Retail Ireland, the Ibec group that represents the retail sector, today launched a new policy paper entitled ‘Tackling the rates burden’.
The paper highlights the serious deficiencies in the current system governing how local authority rates are levied and collected from retailers, resulting in over €200 million in uncollected rates each year. The retail sector is calling for a break in the link between rents and rates, which has led to many retailers paying disproportionate costs due to the prevalence of upward only rent reviews. Instead they want the Government to prioritise reform of the current system through the introduction of a new Rates Valuation Bill before the end of 2017.
Thomas Burke, Director of Retail Ireland stated: "Local authority rates make up a significant portion of total input costs for Irish retailers. The current system is opaque, inconsistent, inefficient and expensive to operate. Irish retailers are willing to pay their share in order to help improve local services, however the current system is wasteful and places an undue cost burden on retailers. Retailers have seen a significant increase in rates in recent years with very little return in terms of new service provision. This is of particular concern as retailers feel the pressure of rising costs across a range of other inputs such as labour, rent and utilities. This is leading to a general erosion of the sectors' competitiveness.
"Under the current system, retailers who operate on a nationwide basis have to deal with 31 local authorities, all with radically different operating systems. This is in addition to recent increases in individual rates bills, which are running into the hundreds of percent in some cases, making it extremely difficult for retailers to build business plans and make multi annual investment decisions. The current system deters investment and places the burden of funding local government solely on the shoulders of retailers that operate bricks and mortar outlets, putting them at an extreme disadvantage to online-only retailers."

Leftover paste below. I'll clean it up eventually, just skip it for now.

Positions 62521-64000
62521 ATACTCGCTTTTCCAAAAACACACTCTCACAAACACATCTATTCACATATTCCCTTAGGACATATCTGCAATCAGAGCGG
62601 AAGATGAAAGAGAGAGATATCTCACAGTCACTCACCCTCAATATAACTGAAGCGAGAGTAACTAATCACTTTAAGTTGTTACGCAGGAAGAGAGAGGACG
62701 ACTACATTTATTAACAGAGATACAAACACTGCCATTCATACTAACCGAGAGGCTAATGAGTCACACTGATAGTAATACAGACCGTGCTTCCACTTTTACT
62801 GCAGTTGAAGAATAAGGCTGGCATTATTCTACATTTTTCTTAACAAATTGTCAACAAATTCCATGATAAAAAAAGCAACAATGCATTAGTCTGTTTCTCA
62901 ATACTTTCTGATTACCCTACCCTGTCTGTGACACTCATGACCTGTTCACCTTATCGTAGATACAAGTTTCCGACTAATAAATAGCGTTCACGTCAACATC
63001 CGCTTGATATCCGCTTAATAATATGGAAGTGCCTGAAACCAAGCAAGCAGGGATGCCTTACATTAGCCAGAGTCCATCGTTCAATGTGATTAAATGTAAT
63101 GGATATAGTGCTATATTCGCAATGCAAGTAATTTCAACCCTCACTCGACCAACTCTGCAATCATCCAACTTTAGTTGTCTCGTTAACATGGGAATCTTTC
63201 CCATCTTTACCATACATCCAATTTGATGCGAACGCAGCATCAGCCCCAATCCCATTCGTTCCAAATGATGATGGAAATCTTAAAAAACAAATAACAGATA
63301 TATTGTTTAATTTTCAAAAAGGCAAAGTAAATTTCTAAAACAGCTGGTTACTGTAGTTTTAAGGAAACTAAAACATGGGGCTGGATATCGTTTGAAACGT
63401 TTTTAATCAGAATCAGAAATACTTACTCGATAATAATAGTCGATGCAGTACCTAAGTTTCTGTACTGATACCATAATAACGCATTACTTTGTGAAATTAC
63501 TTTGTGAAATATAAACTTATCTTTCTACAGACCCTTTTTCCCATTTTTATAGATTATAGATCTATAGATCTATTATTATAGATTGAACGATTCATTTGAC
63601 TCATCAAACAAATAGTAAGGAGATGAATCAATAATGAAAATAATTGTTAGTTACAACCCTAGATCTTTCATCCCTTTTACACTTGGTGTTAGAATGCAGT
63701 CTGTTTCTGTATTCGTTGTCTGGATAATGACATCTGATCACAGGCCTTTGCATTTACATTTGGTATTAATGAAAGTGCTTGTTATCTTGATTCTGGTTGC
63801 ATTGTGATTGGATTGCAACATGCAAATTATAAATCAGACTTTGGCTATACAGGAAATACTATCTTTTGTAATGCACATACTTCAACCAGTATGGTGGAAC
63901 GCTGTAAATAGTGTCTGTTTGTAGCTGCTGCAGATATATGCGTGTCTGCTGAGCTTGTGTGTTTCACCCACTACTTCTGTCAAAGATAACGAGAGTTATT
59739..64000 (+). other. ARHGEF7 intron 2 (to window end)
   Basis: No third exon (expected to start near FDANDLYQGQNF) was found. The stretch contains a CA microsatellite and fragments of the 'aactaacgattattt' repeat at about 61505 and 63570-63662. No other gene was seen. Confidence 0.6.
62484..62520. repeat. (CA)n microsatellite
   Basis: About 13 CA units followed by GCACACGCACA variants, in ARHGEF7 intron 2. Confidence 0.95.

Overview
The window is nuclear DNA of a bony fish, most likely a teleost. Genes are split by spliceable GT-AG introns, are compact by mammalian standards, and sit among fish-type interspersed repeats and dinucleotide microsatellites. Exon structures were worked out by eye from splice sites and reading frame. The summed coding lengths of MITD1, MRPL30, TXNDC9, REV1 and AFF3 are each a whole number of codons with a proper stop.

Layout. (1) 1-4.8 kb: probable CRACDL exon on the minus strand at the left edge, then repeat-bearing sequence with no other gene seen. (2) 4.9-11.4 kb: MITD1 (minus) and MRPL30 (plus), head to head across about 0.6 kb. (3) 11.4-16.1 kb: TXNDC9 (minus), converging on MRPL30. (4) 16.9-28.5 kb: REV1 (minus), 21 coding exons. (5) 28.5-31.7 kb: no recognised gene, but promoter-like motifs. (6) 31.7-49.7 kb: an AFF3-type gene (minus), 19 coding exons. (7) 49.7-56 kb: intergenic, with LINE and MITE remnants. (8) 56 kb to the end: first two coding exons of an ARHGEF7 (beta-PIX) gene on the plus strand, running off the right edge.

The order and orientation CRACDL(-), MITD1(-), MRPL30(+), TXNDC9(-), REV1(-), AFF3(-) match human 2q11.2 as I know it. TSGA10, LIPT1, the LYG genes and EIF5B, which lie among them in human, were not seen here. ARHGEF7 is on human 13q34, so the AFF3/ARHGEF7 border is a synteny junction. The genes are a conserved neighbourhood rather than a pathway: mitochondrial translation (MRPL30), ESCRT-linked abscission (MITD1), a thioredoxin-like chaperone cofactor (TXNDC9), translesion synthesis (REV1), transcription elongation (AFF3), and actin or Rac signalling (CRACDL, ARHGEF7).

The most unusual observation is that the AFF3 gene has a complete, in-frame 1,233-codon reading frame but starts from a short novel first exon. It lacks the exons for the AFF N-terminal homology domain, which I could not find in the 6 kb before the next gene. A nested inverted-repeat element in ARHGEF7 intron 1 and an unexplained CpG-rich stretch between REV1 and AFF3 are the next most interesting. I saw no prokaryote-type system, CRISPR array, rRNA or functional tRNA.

Retail Ireland recommends that the new system should:
1. Introduce a centralised collection process
· Give the Office of the Revenue Commissioners responsibility for the collection of commercial rates
2. Stop linking rates to rents
· The methodologies used to calculate commercial rates needs to be reformed
3. Reform the revaluation system
· The current system is opaque and discourages further investment in the regions
4. Progress on local government reform
· Efforts at local government reform should be redoubled to give certainty to retailers
5. Increase local property tax intake
· Increased revenue from the local property tax should be used to ensure our town centres and city centres are revitalised and regenerated as thriving, exciting places to live, visit and spend time
Mr Burke continued, "The Irish retail sector is a driving force in the Irish economy employing over 280,000 people in every town and village across the country. The sector is also the biggest contributor to the Irish exchequer, generating 23% of total tax receipts in Ireland. Urgent action is needed to address the threat to the sector's competitiveness posed by the current dysfunctional local authority rates system if we are to maintain retail’s key economic and social role in Irish society."